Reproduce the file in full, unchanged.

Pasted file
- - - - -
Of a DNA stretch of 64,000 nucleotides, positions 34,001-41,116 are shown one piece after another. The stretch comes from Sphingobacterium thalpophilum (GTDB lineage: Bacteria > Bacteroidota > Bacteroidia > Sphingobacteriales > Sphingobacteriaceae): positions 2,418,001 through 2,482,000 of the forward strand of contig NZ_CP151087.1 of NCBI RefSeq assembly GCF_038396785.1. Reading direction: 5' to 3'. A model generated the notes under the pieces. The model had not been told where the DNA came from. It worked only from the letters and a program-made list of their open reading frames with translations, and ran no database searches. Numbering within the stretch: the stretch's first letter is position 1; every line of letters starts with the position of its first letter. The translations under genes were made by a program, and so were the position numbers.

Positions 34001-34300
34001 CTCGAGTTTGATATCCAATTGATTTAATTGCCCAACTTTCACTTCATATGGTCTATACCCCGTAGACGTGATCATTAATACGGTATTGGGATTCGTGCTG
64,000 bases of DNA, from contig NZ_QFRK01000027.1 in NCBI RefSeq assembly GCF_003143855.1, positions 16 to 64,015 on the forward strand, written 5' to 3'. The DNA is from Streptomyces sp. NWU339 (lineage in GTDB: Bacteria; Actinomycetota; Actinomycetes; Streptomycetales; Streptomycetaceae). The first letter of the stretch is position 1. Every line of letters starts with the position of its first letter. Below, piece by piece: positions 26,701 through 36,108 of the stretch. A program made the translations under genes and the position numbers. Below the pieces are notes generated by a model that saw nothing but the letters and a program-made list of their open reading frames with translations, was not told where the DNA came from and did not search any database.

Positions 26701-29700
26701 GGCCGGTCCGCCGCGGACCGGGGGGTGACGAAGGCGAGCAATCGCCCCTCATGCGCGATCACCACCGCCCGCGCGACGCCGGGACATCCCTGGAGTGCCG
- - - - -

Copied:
Of a DNA stretch of 64,000 nucleotides, positions 34,001-41,116 are shown one piece after another. The stretch comes from Sphingobacterium thalpophilum (GTDB lineage: Bacteria > Bacteroidota > Bacteroidia > Sphingobacteriales > Sphingobacteriaceae): positions 2,418,001 through 2,482,000 of the forward strand of contig NZ_CP151087.1 of NCBI RefSeq assembly GCF_038396785.1. Reading direction: 5' to 3'. A model generated the notes under the pieces. The model had not been told where the DNA came from. It worked only from the letters and a program-made list of their open reading frames with translations, and ran no database searches. Numbering within the stretch: the stretch's first letter is position 1; every line of letters starts with the position of its first letter. The translations under genes were made by a program, and so were the position numbers.

Positions 34001-34300
34001 CTCGAGTTTGATATCCAATTGATTTAATTGCCCAACTTTCACTTCATATGGTCTATACCCCGTAGACGTGATCATTAATACGGTATTGGGATTCGTGCTG
64,000 bases of DNA, from contig NZ_QFRK01000027.1 in NCBI RefSeq assembly GCF_003143855.1, positions 16 to 64,015 on the forward strand, written 5' to 3'. The DNA is from Streptomyces sp. NWU339 (lineage in GTDB: Bacteria; Actinomycetota; Actinomycetes; Streptomycetales; Streptomycetaceae). The first letter of the stretch is position 1. Every line of letters starts with the position of its first letter. Below, piece by piece: positions 26,701 through 36,108 of the stretch. A program made the translations under genes and the position numbers. Below the pieces are notes generated by a model that saw nothing but the letters and a program-made list of their open reading frames with translations, was not told where the DNA came from and did not search any database.

Positions 26701-29700
26701 GGCCGGTCCGCCGCGGACCGGGGGGTGACGAAGGCGAGCAATCGCCCCTCATGCGCGATCACCACCGCCCGCGCGACGCCGGGACATCCCTGGAGTGCCG